The deal values Level One at $48.75 a share, an 80 per cent premium to yesterday's closing price. The transaction is expected to be completed by the end of the second quarter.
Intel is pushing into the fast-growing market for chips used in networking equipment, and Level One makes chips with built-in communications features that are used by most large network equipment makers to reduce the cost of their kit.
Buying Level One gives Intel products for a part of the chip industry that is growing faster than its traditional microprocessor market.
"This plays into everything Intel is trying to do," one analyst said.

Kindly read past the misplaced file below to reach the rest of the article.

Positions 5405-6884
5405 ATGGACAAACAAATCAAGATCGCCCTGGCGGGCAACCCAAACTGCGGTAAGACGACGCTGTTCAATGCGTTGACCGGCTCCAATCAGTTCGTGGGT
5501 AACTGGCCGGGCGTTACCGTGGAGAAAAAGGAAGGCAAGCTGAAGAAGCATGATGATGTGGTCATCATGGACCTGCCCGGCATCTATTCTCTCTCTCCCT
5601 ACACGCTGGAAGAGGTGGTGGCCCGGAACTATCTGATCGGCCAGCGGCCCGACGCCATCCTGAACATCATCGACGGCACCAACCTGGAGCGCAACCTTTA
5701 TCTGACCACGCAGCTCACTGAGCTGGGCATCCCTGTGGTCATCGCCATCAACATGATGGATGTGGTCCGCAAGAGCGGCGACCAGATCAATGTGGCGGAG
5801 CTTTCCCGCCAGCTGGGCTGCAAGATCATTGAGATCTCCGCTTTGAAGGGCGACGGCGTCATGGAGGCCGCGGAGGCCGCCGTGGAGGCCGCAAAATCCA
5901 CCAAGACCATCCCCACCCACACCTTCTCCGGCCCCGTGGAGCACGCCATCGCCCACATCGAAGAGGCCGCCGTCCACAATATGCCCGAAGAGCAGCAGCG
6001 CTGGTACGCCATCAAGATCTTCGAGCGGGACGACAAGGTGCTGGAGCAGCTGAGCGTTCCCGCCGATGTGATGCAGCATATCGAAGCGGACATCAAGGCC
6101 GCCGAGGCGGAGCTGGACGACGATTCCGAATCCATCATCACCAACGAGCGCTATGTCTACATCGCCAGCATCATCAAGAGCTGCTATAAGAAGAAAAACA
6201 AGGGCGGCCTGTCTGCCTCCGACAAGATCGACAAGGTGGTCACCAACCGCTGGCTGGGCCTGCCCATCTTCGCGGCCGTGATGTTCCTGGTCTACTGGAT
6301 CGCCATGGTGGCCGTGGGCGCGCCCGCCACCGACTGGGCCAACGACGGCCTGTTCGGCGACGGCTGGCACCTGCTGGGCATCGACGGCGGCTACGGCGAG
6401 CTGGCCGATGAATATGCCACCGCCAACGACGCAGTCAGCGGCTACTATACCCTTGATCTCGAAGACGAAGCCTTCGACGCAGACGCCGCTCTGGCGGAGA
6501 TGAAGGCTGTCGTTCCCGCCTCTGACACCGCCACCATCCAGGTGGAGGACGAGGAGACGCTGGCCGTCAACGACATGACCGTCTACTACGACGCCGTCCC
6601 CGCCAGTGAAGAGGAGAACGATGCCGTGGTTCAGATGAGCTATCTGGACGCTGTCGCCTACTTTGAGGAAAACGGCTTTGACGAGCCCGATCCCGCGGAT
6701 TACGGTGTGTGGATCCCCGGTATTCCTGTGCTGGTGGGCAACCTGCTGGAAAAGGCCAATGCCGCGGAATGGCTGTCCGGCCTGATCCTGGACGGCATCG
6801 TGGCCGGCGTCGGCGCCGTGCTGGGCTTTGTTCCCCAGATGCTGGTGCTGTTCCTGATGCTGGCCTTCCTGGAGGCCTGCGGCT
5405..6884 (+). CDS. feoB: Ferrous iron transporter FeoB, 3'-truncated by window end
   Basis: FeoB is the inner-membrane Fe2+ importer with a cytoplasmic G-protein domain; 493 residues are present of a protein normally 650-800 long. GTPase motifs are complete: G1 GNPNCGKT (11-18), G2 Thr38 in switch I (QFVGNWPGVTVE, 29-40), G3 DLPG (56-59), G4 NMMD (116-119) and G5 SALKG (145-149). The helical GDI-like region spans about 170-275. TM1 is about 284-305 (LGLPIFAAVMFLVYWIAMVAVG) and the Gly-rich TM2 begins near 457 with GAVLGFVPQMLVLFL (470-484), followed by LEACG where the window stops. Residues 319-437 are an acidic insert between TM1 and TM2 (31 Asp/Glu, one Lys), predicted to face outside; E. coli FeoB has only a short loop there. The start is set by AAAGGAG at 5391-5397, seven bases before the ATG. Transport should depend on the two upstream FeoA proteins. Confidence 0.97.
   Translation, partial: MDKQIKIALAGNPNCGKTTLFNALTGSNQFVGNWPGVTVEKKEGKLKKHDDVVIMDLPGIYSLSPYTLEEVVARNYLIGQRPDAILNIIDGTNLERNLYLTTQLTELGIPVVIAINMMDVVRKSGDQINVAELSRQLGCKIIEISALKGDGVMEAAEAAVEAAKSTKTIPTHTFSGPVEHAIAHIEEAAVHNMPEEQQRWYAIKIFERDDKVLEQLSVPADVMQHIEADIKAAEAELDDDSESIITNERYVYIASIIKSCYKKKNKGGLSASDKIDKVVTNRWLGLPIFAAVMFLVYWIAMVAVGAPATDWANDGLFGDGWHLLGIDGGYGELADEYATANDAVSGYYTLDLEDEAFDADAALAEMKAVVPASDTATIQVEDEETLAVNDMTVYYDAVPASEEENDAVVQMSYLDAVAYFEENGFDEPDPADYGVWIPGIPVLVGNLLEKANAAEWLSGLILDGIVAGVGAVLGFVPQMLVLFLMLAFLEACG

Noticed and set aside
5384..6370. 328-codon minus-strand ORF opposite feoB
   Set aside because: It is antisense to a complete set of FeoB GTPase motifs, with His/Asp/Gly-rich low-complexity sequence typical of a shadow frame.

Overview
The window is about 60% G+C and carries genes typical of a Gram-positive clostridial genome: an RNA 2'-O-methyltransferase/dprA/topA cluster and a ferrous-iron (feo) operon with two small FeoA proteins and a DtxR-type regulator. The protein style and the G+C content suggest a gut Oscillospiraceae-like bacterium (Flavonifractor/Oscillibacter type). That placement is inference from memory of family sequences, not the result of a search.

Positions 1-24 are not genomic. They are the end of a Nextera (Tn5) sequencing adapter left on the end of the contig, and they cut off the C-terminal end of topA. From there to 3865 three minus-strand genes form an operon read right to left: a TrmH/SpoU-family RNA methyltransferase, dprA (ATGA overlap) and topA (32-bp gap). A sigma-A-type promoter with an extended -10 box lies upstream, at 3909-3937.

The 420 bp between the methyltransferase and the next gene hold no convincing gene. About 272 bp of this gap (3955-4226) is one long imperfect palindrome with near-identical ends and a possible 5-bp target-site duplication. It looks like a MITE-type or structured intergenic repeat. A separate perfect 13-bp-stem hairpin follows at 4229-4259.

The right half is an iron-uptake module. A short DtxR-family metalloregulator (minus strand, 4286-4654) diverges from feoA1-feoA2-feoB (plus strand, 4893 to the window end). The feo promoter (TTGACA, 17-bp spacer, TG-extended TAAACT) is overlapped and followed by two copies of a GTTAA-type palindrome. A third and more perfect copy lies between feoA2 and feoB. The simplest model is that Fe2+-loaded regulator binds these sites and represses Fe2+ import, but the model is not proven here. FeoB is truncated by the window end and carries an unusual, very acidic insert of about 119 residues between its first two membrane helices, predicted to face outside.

"We're continuing to look for other acquisition candidates," said Intel chief executive Craig Barrett. "We are deadly serious about our networking- communications group."
The purchase of Level One, based in Sacramento, California, comes after Intel agreed to buy the Internet equipment maker, Shiva, for $185m in October.
Intel currently faces anti-trust charges by the US government, which will be heard in a trial starting next week. The Federal Trade Commission outlined its view of Intel's rise in a 50-page filing, arguing that the company had abused monopoly power and bullied three of its customers to maintain a stranglehold on its market.